A giant flea monster is the next baddie we meet. Like many of his boss pals in Katakis, it just sits there waiting to be dispatched. What a strange behaviour.


Level eight is all slimy and disgusting. There are lots of sticky looking bubbles growing out of the background. The music changes to some gloomy type of sound collage. Very scary indeed. At the start of this level, there are two ships that seem to come directly from R-Type's level 5. The unmotivated appearance of a lonely shooter snake is another attraction of this area.


You obiously got the brains, but I got the looks, baby.

Am I the only one who has to think of the last boss from Gradius?
Actually, this one needs a few more hits to be killed, but it's not that difficult either.


I hate level 9 of Katakis with the same passion as I hate level four of R-Type and I actually hate both of them for the same reason. If there's a hell for game designers, the guy who invented those enemies that fill the screen with green stuff will be sent there, I'm sure.


The boss is this double-headed fish, who actually poses quite a threat as he's not too easy to kill.

Worse yet, after you blast off the shark head, the other one keeps attacking. This surprising behaviour made my first encounter with it very frustrating as I got instantly blown to pieces.


This screenshot looks like it is difficult to tell apart the scenery and the background, but really it isn't.

The red enemies you see here move very fast. Be careful not to crash into them.


There are two fool-proof ways to beat this boss. If you have the green force orb, you can just place your ship in front of his hand and let your force device eat up all the bullets. From time to time one of your dancing shurikens will hit him in the face doing some damage. It may take a while to take him out, but at least it's pretty safe that way. Another good method is to position yourself right in front of his face. If you're close enough, the bullets he shoots from his hand will miss you.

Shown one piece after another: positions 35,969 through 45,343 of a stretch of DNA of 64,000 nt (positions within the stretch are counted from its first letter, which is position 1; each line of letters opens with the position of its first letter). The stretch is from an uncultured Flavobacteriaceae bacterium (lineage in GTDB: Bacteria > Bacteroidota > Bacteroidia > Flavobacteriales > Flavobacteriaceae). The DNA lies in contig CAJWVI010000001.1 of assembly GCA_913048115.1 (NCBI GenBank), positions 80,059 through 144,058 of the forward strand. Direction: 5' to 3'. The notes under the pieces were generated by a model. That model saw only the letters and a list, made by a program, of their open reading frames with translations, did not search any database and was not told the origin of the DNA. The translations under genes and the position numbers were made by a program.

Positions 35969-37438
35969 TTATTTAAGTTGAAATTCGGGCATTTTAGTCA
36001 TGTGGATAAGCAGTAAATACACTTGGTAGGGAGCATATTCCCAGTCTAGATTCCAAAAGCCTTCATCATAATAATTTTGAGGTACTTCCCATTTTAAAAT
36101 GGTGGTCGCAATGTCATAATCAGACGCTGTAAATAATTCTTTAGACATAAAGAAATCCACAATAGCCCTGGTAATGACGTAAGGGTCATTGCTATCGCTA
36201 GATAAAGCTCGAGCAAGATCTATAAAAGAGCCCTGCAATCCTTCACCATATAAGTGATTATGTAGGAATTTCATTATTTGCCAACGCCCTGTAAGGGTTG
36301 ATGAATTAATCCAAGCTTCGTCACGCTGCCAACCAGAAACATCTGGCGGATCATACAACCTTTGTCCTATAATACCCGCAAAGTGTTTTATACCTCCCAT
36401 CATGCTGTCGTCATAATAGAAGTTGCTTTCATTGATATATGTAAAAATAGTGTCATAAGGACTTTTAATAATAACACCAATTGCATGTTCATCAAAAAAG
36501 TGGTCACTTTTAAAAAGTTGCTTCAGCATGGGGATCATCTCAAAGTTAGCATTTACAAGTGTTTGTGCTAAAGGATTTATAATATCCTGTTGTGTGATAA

The choice of colours here is questionable. For unknown reasons, you always lose your force device upon entering level 11. That's why my force orb looks so miserable here. The level, however, is surprisingly easy.


Note those strange black statues from The Great Giana Sisters on the floor and at the ceiling. Like most Katakis end bosses, this one's a mere joke. He also reappears in Turrican.


This is it. The final stage. I think we don't have to ask where the inspiration for the graphics came from. Note those little alien eggs at the right side of the screen. Enemies attack at an insane pace and from all directions, so you better have collected many extra lives during the previous stages. You will use up a lot of them here.


The alien queen doesn't attack any smarter than her predecessors, but she certainly looks very cool.

There's also an Amiga version of Katakis, but it is an entirely different game. It's an excellent R-Type rip-off, too, but the levels and some of the game mechanics are in no way similar to the C64 version. The Amiga game was developed by Factor 5, famed creators of the Turrican series.


shmups!   © 1997 - 2007  Malcolm Laurie